Transcranial magnetic stimulation is delivered to the brain by passing a strong, brief electrical current through an insulated wire coil placed on the skull. Several coils are available, with the two most common being circular and figure-8, whereby the latter produces a more focused electric field peak under the centre of the coil (Peterchev et al., 2012). The subject’s head is partially immobilized in a padded head- or chinrest to prevent movement, and the coil is generally held in place by the researcher for the duration of the stimulation. In contrast to tDCS, TMS has high focality, and accurate positioning is required and is usually achieved with neuronavigational equipment (Cabrera et al., 2014).
Transcranial magnetic stimulation can be used in several different modes: single-pulse TMS is used to investigate the excitability of the corticospinal system, paired-pulse TMS can be used to assess connectivity within and between cortical regions, and long trains of stimuli can be used to induce excitability changes desired for stroke rehabilitation (rTMS) (Paulus et al., 2013).
Repetitive transcranial magnetic stimulation acts as a neurostimulator. The electric current produced by the coil generates a transient magnetic field which passes into the brain, where it induces a secondary current in a parallel plane to the plane of the coil, which depolarizes neurones (Bolognini et al., 2009). The induced electric field causes the shift of ions in the brain without the need for current to flow across the skull; therefore, it avoids the skull impedance issues encountered with tDCS. When delivered over the primary motor cortex, it induces efferent volleys along the corticospinal tracts (Barker et al., 1985). Depending on the stimulation duration and frequency, output pulse shape, coil geometry, positioning, and strength of the magnetic field, rTMS can be used to either excite or inhibit areas of the cortex with great temporal precision (Priori et al., 2009).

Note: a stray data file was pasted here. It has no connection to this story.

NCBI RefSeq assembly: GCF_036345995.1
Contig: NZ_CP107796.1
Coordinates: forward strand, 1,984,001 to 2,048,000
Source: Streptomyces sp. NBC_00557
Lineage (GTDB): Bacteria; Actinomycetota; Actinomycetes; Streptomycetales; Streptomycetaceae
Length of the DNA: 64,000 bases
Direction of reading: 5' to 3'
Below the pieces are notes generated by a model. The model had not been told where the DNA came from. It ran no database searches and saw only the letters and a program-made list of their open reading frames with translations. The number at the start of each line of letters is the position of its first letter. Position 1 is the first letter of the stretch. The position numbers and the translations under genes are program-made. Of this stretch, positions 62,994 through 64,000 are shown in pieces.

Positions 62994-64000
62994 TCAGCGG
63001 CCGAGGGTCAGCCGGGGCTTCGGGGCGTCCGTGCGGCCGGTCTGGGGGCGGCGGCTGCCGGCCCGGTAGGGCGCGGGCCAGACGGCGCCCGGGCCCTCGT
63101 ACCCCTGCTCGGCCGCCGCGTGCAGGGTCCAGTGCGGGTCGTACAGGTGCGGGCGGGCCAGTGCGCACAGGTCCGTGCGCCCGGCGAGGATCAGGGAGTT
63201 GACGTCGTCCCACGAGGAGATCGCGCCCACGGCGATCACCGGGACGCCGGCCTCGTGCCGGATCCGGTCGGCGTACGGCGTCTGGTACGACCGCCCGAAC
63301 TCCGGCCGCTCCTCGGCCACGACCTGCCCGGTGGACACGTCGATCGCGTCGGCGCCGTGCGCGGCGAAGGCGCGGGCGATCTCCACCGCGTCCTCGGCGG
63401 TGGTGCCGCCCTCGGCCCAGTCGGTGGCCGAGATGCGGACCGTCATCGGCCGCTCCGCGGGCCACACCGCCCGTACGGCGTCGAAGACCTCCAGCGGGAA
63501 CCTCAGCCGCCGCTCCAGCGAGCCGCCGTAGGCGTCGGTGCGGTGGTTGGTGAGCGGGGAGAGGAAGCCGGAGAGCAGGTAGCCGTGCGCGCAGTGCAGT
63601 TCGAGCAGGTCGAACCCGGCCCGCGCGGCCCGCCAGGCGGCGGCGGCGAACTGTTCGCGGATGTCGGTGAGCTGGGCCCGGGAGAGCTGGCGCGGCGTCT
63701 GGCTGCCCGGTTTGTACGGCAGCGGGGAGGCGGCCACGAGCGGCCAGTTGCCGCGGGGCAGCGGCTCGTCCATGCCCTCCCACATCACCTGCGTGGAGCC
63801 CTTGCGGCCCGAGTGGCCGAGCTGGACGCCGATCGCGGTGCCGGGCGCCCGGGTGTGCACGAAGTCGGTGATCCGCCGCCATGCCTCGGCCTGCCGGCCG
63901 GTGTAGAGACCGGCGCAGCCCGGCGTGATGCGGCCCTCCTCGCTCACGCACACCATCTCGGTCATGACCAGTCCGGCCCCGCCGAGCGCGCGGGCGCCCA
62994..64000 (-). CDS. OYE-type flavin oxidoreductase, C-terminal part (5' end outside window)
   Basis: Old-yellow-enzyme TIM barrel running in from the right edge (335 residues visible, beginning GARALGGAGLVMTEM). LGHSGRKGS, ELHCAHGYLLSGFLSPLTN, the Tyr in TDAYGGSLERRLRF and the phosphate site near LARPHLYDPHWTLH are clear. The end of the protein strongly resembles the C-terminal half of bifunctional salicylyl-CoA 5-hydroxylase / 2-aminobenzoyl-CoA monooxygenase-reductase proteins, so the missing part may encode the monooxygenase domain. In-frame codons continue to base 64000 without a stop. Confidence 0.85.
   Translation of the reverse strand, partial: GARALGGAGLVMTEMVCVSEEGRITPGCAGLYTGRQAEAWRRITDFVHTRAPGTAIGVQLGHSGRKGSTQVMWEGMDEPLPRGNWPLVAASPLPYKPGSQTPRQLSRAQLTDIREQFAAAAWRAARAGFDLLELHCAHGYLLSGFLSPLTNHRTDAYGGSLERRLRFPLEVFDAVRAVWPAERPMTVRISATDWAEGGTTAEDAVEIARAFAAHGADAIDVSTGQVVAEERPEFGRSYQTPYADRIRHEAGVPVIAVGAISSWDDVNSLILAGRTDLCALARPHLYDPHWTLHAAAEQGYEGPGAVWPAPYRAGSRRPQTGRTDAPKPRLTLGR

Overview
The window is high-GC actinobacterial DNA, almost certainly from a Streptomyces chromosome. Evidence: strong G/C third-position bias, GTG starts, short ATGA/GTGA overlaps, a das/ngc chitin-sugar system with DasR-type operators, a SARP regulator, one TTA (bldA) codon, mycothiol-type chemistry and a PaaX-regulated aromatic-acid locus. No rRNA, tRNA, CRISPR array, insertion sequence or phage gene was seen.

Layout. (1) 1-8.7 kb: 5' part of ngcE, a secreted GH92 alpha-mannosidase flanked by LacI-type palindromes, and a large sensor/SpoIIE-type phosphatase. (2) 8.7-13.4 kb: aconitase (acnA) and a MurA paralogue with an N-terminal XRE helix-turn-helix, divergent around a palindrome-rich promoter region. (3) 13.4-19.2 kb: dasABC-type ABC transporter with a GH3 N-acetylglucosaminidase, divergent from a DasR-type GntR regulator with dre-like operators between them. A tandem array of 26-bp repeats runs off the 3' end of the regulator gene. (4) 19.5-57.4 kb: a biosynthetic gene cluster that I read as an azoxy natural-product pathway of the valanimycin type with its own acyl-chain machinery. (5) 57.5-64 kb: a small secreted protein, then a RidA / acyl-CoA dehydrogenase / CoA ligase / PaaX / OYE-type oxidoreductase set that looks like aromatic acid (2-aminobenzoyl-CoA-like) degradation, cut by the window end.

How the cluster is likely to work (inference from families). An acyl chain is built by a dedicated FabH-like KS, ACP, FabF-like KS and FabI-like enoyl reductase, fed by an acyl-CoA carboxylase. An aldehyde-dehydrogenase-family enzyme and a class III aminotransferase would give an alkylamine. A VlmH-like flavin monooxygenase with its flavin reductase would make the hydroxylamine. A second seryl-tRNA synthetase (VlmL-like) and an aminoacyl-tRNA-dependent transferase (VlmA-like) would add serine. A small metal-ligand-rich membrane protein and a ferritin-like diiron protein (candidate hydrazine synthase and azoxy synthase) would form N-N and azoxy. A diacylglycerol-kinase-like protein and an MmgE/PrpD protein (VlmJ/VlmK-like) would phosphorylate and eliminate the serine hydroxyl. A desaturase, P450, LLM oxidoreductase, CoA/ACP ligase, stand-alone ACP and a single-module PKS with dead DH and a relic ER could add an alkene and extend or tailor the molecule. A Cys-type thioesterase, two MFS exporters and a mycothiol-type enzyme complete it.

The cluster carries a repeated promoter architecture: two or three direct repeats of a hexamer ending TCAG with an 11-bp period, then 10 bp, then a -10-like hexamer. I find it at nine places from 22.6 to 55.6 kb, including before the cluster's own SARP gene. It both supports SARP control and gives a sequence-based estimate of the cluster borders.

Conventional rTMS protocols use trains of evenly spaced pulses usually consisting of stimuli applied at either low frequency (1–2 Hz) to decrease cortical excitability, or high frequency rTMS (>1 Hz) to increase it. More recently, new rTMS paradigms have been developed in which the train duration and temporal spacing of the bursts are altered. Theta burst stimulation (TBS) uses repeated high-frequency (50 Hz) bursts of pulses applied at a theta frequency (5 Hz) that may produce more enduring changes in excitability at a lower dosage than conventional rTMS (Paulus et al., 2013). Another technique, known as paired associative stimulation (PAS), combines rTMS with peripheral nerve stimulation at fixed time intervals. Excitation or inhibition can be selectively produced depending on the interval between the stimulation (Wolters et al., 2003).
Protocol guidelines and safety parameters have been well defined for the use of TMS, and the safety of TMS continues to be supported by the literature (Machii et al., 2006). The only absolute contraindication to TMS is the presence of metal in close contact to the coil. Conditions of increased risk are related to the use of novel paradigms and patient characteristics such as a history of epilepsy, severe cardiac disease, and drugs including alcohol and neuromodifying agents.
The occurrence of seizure is the most serious TMS-related, acute adverse effect but reports of this are extremely rare, with occurrences typically reported when the procedure exceeds the guidelines, or when patients are receiving treatment with medications which may lower the seizure threshold (Rossi et al., 2009). Other safety concerns which have been raised include transient hearing changes (a broadband acoustic artefact is produced by the mechanical deformation of the stimulating coil), localized pain/discomfort, headache, and cognitive changes. A systematic review in the Cochrane Library reported that, of the included 327 stroke patients, adverse events were: transient or mild headache in 2.4%, syncope in 0.6%, anxiety in 0.3%, and insomnia exacerbation in 0.3% (Hao et al., 2013). These effects are considered to be mild and transient and do not typically affect patient compliance.
The potential risk of long-term magnetic field exposure for rTMS operators due to daily exposure over prolonged periods of time is an issue that may need to be addressed in the future (Rossi et al., 2009).